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Apple and Facebook gave user data to hackers pretending to be cops

Published Mar 30th, 2022 3:30PM EDT
Tim Cook at Apple's March event.
Image: Apple

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Apple and Facebook’s parent company Meta provided user data to hackers posing as law enforcement officials, Bloomberg reports. Sources claim that the hackers forged emergency data requests which both companies responded to. Apple and Meta handed over the home addresses, phone numbers, and IP addresses of an unknown number of users.

Apple and Meta shared user data with hackers

As Bloomberg notes, law enforcement officials regularly ask social media platforms to share information about users during criminal investigations. Typically, these requests also come with a search warrant or a subpoena signed by a judge. The point of the emergency requests is to skirt this requirement in cases of imminent danger.

Unfortunately, this opens the door to fake requests. People involved in the investigation told Bloomberg that the hacking group “Recursion Team” was behind at least some of the forged legal requests. They sent their requests to several major technology companies throughout 2021, including Apple, Meta, Snap, and Discord.

The hackers sent legal requests from hacked email domains belonging to law enforcement agencies in several countries. The fake documents looked legitimate, often including forged signatures of real or fictional officials. By hacking into those law enforcement email systems, the hackers may have been able to find and use real requests as templates as well.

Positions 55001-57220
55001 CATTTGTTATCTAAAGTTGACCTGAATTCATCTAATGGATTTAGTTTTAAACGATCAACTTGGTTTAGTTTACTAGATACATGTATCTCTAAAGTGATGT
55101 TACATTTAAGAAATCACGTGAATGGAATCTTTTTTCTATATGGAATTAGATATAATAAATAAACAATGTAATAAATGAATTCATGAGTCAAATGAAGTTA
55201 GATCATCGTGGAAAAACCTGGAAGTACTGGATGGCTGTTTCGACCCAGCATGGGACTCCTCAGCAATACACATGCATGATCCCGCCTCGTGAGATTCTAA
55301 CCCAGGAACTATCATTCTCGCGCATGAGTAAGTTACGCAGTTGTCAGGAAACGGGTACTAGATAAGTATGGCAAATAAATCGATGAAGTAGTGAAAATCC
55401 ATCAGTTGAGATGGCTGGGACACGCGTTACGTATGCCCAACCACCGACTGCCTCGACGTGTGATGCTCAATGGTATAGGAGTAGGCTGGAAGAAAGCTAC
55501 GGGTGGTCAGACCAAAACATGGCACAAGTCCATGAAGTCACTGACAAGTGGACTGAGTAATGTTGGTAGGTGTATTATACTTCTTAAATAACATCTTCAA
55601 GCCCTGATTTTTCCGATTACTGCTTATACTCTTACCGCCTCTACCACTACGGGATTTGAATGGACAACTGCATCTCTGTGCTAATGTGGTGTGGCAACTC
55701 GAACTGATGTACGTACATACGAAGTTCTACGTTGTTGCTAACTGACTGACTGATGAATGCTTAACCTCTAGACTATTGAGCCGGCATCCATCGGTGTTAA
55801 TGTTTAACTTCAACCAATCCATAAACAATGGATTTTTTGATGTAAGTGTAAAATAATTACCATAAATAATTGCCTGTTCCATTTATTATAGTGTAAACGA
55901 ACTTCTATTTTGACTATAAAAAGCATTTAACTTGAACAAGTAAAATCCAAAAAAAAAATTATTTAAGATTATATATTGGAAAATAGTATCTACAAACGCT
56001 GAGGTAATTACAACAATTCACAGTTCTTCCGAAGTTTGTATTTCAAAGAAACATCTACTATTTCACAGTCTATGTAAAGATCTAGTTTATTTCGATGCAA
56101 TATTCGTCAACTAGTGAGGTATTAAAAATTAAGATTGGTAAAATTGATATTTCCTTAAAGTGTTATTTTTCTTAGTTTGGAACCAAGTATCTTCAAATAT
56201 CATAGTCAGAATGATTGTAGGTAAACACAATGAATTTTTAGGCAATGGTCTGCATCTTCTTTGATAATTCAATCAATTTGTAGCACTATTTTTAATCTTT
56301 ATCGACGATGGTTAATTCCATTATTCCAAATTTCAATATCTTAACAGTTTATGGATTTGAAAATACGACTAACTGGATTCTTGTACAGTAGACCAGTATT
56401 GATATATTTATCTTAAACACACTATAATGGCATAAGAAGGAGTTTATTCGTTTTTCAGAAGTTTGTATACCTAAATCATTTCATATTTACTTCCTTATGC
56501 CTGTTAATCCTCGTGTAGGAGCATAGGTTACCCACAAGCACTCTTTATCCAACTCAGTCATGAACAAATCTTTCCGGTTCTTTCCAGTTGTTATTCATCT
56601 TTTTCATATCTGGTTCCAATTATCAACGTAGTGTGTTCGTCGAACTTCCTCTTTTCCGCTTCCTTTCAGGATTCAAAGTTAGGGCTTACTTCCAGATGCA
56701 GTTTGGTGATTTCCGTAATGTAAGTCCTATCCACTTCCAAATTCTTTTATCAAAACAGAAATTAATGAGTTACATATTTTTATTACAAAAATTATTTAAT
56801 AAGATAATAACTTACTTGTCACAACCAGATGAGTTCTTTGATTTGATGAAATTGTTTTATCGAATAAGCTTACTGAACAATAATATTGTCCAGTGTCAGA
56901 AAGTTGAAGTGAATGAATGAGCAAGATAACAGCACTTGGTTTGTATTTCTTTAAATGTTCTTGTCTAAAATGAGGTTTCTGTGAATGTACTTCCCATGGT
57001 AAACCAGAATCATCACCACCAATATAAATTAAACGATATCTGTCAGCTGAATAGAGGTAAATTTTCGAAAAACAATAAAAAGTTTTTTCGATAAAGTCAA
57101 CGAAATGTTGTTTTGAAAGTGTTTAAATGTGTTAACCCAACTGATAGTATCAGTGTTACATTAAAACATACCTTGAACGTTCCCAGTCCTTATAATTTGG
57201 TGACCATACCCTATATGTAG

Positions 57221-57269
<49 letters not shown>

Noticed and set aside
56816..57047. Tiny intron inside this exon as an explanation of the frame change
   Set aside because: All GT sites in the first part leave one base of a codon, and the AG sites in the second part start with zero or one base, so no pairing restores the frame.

Bloomberg points out that Apple and Meta publish data about compliance with emergency data requests. Apple’s data shows that it received 1,162 emergency requests from 29 countries between July and December of 2020. The company responded to 93% of those requests. Meanwhile, Meta received 21,700 emergency requests from January to June of 2021. The company responded to 77% of those requests.

How companies are responding to the report

When reached for comment, Apple referred Bloomberg to a section of its law enforcement guidelines. Here’s the section Apple referenced in its entirety:

If a government or law enforcement agency seeks customer data in response to an Emergency Government & Law Enforcement Information Request, a supervisor for the government or law enforcement agent who submitted the Emergency Government & Law Enforcement Information Request may be contacted and asked to confirm to Apple that the emergency request was legitimate. The government or law enforcement agent who submits the Emergency Government & Law Enforcement Information Request should provide the supervisor’s contact information in the request.

Meta spokesman Andy Stone shared the following statement with Bloomberg: “We review every data request for legal sufficiency and use advanced systems and processes to validate law enforcement requests and detect abuse. We block known compromised accounts from making requests and work with law enforcement to respond to incidents involving suspected fraudulent requests, as we have done in this case.”

According to Bloomberg’s sources, Recursion Team is no longer active. That said, members of the team are still at large. Some are reportedly involved with the cybercrime group Lapsus$, which has taken credit for several major hacks in recent months. And as for the data they obtained, sources say they have used it to enable harassment campaigns. The data makes it easier to bypass account security and conduct financial fraud schemes.

Jacob Siegal
Jacob Siegal Associate Editor

Jacob Siegal is Associate Editor at BGR, having joined the news team in 2013. He has over a decade of professional writing and editing experience, and helps to lead our technology and entertainment product launch and movie release coverage.